Comic Reviews: American Gods: Shadows and The Amazing Spider-Man!
American Gods: Shadows #1 (Dark Horse Comics)
With the upcoming TV adaptation coming our way, it was only a matter of time until someone decided to adapt Neil Gaiman’s American Gods in comic book form. Picking up the adaptation torch is Dark Horse Comics, who’ve had a long relationship with Gaiman’s work in the past. With longtime Gaiman collaborator P Craig Russell and artist Scott Hampton pitching in, American Gods: Shadows is a good adaptation for those who have never read the original novel before, but if you have, there’s not a lot of new things brought to the table.
Shadow Moon is on the tail end of a jail sentence. The idea of returning home to his wife and restarting his life has dominated his thoughts for the last 3 years he’s been in prison. But just days before he’s set to be released, Moon receives some tragic news, leaving him extremely lost, until he finds Mr. Wednesday, who’s offering a job for Shadow Moon, and will reveal things about our world that Moon could never imagine.
Shadows is one of the more straight-forward adaptations of a book I’ve ever seen. Using excerpts from Gaiman’s book as the caption boxes, Russell is able to create a comic that is really faithful to the original story. This was helpful for me, as I read American Gods about a decade ago and remember only snippets of it, but for die hard Gaiman maniacs it might make for a bit of a boring read. Not only that, but the opening page that sets up the book tells you exactly what happens before you even read the issue, and it’s much more spoilery than my description above.
Scott Hampton has a loose style that works well for the prison scenes in Shadows, but when he needs to showcase busy airports or airplanes it falls flat. Hampton’s style is simply too loose to accurately portray these aspects of the story, and while his facial expressions look great on Shadow, his Mr. Wednesday barely shows any movement when he’s supposed to be charming or menacing.
American Gods: Shadows makes me wonder what audience Dark Horse is looking for with this adaptation. Are they trying to attract the die hard Neil Gaiman fans that buy everything he writes, or are they trying to appeal to people who might want to check out the story before the show airs? Either way, this approach isn’t the best, as it ruins the main aspect of the story to new readers, and runs the risk of being too boring for those that have read it before. If you’ve never read the original story before, you’re honestly better off just picking up the novel.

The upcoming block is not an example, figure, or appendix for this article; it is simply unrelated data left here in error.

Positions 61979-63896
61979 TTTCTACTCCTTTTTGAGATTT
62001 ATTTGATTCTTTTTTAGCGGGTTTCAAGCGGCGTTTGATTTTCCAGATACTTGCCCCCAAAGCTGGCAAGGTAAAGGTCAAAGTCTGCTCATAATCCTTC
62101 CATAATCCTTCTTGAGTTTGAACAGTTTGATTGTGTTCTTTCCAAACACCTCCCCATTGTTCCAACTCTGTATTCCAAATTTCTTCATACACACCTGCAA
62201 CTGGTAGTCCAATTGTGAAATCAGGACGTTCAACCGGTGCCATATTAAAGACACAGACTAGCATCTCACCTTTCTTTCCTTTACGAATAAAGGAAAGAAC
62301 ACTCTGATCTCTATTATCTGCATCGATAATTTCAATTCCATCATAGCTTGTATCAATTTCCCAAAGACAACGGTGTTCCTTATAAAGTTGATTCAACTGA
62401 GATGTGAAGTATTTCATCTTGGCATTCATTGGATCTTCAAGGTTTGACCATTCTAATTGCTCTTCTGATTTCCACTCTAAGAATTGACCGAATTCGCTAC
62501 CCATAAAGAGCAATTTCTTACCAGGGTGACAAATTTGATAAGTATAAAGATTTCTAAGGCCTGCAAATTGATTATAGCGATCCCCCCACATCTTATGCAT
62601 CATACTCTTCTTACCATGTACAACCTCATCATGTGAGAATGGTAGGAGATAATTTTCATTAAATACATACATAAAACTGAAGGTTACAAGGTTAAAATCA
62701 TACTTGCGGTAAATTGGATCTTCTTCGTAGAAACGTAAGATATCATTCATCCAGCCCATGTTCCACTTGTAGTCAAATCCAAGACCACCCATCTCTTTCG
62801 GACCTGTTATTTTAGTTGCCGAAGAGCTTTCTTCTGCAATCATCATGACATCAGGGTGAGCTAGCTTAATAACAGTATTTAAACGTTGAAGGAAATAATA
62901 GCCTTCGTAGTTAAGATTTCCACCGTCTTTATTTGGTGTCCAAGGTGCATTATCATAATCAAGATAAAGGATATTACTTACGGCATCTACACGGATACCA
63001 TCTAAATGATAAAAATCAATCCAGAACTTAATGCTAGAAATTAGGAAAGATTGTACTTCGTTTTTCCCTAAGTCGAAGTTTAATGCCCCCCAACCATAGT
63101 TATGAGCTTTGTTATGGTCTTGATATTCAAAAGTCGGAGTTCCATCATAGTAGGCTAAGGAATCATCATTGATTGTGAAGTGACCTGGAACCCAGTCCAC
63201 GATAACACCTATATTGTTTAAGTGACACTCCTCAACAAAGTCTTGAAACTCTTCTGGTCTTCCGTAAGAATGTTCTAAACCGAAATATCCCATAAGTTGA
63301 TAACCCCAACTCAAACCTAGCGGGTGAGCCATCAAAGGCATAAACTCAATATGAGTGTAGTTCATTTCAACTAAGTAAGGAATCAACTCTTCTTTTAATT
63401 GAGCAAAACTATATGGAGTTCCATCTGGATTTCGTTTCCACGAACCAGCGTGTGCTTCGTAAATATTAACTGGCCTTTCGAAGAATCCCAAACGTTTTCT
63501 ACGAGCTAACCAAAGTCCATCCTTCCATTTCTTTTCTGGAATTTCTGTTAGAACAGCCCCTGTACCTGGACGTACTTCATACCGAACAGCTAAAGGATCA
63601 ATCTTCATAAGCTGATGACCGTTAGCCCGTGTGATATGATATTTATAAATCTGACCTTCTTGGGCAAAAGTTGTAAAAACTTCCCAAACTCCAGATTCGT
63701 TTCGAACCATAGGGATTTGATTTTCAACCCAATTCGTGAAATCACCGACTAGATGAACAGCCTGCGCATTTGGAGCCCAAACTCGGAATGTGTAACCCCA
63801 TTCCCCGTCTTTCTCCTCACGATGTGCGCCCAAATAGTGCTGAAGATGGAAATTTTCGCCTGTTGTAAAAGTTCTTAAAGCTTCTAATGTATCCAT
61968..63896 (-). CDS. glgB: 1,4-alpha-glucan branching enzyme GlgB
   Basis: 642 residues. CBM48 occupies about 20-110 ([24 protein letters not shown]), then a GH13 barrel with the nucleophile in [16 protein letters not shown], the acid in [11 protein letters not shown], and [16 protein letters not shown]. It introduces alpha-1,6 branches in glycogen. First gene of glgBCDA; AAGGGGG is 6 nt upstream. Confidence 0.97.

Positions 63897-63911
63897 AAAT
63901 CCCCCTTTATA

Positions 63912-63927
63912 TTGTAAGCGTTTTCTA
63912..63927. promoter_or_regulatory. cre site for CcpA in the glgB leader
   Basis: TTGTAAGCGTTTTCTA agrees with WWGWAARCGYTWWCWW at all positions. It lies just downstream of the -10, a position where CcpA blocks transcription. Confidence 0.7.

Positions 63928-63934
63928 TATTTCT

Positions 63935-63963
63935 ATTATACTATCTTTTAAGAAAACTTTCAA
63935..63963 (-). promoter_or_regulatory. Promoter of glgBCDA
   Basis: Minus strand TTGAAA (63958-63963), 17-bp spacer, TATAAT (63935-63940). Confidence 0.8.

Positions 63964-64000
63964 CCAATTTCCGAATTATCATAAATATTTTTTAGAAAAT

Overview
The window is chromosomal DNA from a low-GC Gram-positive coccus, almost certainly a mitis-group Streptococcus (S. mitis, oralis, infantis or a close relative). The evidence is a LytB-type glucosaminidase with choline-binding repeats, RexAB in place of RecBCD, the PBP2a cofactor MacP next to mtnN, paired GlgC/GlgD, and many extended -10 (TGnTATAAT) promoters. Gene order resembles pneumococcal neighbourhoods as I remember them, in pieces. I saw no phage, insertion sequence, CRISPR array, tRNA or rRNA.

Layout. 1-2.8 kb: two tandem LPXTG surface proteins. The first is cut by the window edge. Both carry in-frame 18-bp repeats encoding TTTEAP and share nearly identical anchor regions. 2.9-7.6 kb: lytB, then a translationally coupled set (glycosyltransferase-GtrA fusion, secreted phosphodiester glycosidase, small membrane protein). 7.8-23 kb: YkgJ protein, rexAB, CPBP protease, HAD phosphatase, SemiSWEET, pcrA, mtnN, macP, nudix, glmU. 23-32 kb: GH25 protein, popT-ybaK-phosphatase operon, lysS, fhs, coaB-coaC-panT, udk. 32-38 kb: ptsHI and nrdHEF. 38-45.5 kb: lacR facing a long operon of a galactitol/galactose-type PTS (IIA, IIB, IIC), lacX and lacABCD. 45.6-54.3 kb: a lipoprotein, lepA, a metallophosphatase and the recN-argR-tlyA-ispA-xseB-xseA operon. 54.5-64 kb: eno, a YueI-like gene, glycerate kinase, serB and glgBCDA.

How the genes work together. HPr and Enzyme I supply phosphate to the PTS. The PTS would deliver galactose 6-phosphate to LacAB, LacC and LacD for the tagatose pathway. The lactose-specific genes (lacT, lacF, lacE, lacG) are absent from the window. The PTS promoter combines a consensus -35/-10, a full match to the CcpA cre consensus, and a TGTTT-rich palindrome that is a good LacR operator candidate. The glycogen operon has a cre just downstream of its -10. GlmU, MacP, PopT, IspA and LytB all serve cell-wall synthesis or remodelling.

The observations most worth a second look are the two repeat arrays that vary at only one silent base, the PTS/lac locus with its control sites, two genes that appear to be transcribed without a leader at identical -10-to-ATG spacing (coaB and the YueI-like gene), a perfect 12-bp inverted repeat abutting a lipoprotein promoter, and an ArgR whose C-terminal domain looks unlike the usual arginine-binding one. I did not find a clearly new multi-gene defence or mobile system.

The Amazing Spider-Man #25 (Marvel Comics)
Now that Clone Conspiracy has wrapped up, you’d probably think that Dan Slott would want to let Peter Parker take a little breather. Well, you’re wrong, as Amazing Spider-Man #25 features not only the start of a new, Norman Osborn-focused story line, but also features Stuart Immonen on art duties. Knowing that Immonen and Osborn is a big draw, the House of Ideas has decided to make this issue double sized, and cost you TEN BUCKS. But even with all of the extra bonus stories tacked on, is this new issue of Spidey worth the cash?
Surprisingly, yes. While a $10 price tag is nothing to take lightly, the main story here is full of a ton of awesome moments. After learning that Norman Osborn is back and operating in South America, Spider-Man and Mockingbird decide to take him down. However, Osborn has become harder to pin down, thanks to experimental plastic surgery that allows him to change his appearance at any moment, and use different decoys around the world. When the South American gang lord ends up being one of the decoys, Spidey and Mockingbird head to China to follow another Osborn lead.
Espionage is a surprisingly good fit for Spider-Man, and while I haven’t been the biggest fan of this new “Tony Stark” take on Spider-Man, it really works with this issue. Dan Slott keeps the action and momentum going from page one, and the use of Osborn and his decoys is really interesting. Not only that, but the pairing of Spidey and Mockingbird is really entertaining, and Slott playing up the idea of a possible Spidey/Mockingbird romance is something that I really hope plays out in future issues.
Much has been made about Stuart Immonen’s arrival on this title, and it definitely lives up to the hype. Immonen’s long been a favorite of mine, and seeing his art style on Spider-Man, especially in one with this much action, is really awesome. While some of his pages look a little rushed at times, the action sequences are so well done that it doesn’t even matter.
There’s a ton of extra back up stories in Amazing Spider-Man #25, and all of them are pretty skippable, except for one. I won’t spoil it here, but suffice to say I am VERY interested in where this revelation will go, and how it will impact Spidey and his core group of characters once this storyline wraps up (and how it will play into Secret Empire as well). While dropping a Hamilton on one single comic is a pretty tough pill to swallow, if you’re a big Spidey fan, it’s worth it.
Posted on March 16, 2017, in Comic reviews and tagged Amazing Spider-Man, American Gods, American Gods: Shadows, Dan Slott, Dark Horse Comics, Marvel Comics, Neil Gaiman, P Craig Russell, Scott Hampton, Stuart Immonen. Bookmark the permalink. Leave a comment.